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17.02.2007 General News

'Sister-In-Bed' Cultural Practice Must Go

By myjoyonline
'Sister-In-Bed' Cultural Practice Must Go

The Domestic Violence and Victim's Support Unit (DOVVSU) of the Police Service in the Volta Region and the United Nations Population Fund (UNFPA) are talking to the chiefs and opinion leaders in the Nkwanta District over a bad cultural practice where a bride-to-be is forced to sleep with her brother before being allowed to go to her husband.

The practice, known as 'Sister-in-bed' in the community, is one of the negative traditional practices the unit is tackling in the Nkwanta District. Others are widowhood rites by which pepper is poured in the eyes of the woman whose husband is dead and female genital mutilation.

Assistant Superintendent of Police, Rita Narh of the Volta Region DOVVSU, said apart from the practice being backward in modern terms it is also a source of HIV/AIDS infection.

According to her, the brothers who sleep with these girls, most of whom are virgins, have wives and children and could also be an avenue for conflicts between the brother-in laws especially in situations where pregnancies and child birth occur.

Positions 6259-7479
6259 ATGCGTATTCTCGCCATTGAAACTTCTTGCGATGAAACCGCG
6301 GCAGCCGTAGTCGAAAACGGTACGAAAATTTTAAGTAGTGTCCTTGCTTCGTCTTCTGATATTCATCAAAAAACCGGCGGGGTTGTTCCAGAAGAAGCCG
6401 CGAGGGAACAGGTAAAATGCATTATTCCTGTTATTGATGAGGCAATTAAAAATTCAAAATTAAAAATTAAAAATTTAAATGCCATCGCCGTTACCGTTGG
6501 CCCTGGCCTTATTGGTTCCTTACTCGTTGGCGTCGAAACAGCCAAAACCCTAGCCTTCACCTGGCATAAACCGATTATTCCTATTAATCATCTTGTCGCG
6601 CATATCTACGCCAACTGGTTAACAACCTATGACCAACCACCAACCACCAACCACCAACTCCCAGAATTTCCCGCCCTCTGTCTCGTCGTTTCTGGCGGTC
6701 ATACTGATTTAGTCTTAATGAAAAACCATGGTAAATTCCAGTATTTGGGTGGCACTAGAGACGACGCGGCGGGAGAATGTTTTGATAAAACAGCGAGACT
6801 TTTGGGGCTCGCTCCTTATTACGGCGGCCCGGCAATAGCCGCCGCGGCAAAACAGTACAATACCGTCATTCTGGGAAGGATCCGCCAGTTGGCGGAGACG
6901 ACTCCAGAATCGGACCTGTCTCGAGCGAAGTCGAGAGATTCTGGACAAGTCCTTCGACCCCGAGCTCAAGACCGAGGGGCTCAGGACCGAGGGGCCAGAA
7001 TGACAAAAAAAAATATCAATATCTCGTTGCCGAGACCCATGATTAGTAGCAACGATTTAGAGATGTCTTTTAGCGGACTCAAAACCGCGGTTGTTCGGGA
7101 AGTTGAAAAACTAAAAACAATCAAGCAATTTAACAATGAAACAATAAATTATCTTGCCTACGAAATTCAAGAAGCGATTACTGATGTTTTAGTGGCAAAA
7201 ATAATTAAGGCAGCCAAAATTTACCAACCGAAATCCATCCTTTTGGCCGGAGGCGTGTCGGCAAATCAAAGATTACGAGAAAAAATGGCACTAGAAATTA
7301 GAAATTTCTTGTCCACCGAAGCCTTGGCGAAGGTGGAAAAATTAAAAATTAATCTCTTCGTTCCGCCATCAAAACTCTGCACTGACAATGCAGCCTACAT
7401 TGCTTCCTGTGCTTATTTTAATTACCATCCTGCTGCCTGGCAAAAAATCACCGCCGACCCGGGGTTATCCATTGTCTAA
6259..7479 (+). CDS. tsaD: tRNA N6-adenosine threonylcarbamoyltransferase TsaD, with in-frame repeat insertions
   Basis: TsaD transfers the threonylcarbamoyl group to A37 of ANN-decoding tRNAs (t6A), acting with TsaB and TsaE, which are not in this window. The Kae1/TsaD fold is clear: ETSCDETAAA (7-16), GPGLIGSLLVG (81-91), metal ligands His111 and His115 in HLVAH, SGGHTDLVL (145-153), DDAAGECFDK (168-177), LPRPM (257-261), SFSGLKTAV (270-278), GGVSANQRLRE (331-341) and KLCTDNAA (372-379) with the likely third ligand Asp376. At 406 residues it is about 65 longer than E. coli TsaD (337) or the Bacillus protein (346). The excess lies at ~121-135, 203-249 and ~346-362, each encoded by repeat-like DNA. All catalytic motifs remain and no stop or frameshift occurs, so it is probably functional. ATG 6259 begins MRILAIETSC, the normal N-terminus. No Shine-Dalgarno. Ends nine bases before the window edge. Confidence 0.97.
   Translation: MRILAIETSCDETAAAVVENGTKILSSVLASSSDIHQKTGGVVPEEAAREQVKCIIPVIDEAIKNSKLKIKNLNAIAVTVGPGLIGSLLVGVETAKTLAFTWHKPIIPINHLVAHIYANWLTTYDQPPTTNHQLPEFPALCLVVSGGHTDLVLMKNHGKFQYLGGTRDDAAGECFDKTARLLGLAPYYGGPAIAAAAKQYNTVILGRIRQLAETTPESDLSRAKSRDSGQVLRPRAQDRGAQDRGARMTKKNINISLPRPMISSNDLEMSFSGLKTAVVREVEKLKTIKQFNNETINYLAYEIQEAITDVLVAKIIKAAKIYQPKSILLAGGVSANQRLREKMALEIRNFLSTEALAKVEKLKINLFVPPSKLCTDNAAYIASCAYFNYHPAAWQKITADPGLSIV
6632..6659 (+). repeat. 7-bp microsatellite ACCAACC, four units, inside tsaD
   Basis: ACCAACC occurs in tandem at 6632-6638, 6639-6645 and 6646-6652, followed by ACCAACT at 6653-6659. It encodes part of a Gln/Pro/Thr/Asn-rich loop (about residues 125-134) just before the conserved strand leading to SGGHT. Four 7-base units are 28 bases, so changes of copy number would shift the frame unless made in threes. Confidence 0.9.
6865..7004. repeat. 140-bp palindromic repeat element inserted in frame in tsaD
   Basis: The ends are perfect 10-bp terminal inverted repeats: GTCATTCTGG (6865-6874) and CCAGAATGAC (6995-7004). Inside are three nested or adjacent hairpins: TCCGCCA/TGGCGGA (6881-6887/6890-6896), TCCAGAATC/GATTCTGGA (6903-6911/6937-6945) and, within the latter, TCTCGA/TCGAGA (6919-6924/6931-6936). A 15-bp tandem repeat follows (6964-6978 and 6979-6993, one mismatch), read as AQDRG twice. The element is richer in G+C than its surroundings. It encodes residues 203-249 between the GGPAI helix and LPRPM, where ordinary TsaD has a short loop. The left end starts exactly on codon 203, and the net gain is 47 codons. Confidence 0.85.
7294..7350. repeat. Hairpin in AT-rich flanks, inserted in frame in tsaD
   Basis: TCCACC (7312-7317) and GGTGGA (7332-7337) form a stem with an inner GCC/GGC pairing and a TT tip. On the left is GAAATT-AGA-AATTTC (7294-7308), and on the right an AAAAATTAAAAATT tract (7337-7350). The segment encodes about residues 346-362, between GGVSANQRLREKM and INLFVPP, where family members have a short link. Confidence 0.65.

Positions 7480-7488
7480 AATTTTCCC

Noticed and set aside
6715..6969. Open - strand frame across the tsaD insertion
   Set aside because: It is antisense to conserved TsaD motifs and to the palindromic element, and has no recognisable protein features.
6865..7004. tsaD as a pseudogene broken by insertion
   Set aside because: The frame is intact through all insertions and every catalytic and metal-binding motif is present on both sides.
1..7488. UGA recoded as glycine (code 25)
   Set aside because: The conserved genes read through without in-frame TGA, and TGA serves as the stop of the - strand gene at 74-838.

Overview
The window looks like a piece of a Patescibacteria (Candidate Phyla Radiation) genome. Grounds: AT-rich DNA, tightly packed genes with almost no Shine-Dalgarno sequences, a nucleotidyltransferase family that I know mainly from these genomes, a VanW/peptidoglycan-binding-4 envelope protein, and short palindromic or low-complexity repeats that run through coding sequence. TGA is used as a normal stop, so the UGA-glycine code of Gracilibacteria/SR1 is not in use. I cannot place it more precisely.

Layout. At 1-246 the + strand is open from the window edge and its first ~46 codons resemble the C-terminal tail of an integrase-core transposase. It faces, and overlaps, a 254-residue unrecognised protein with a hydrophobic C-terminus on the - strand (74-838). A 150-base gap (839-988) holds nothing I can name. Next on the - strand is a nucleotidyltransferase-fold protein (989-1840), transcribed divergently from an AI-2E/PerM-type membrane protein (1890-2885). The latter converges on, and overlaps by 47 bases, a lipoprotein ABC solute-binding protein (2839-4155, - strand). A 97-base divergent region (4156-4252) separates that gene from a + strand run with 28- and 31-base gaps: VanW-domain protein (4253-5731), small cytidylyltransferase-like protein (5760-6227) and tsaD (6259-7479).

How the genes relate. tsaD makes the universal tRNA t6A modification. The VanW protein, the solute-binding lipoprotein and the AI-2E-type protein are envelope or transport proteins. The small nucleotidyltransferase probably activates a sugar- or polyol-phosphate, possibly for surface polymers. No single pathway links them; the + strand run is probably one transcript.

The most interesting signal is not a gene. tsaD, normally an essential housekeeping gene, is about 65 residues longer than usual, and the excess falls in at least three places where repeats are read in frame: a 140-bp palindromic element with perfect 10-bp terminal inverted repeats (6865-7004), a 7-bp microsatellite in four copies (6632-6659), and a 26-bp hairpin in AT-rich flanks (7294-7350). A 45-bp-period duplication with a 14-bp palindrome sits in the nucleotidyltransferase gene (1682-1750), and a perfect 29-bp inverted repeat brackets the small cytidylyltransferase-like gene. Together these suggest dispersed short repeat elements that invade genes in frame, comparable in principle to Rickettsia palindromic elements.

The practice, she said is very common in the villages of the district and parts of Togo,

According to her the unit had had a number of cases reported to it but did not intend making arrests as this would drive people underground.

Instead, it was rather using educational campaigns such as public fora to highlight the negative impact of the socio-cultural practices on women who are always at the receiving end.

ASP Rita Narh said the unit has also embarked on radio programmes in the local dialects, that is Ewe and Twi on Domestic Violence and Gender Based Violence including child labour and trafficking which is prevalent in the Northern part of the Volta Region to educate the people.

Spectator

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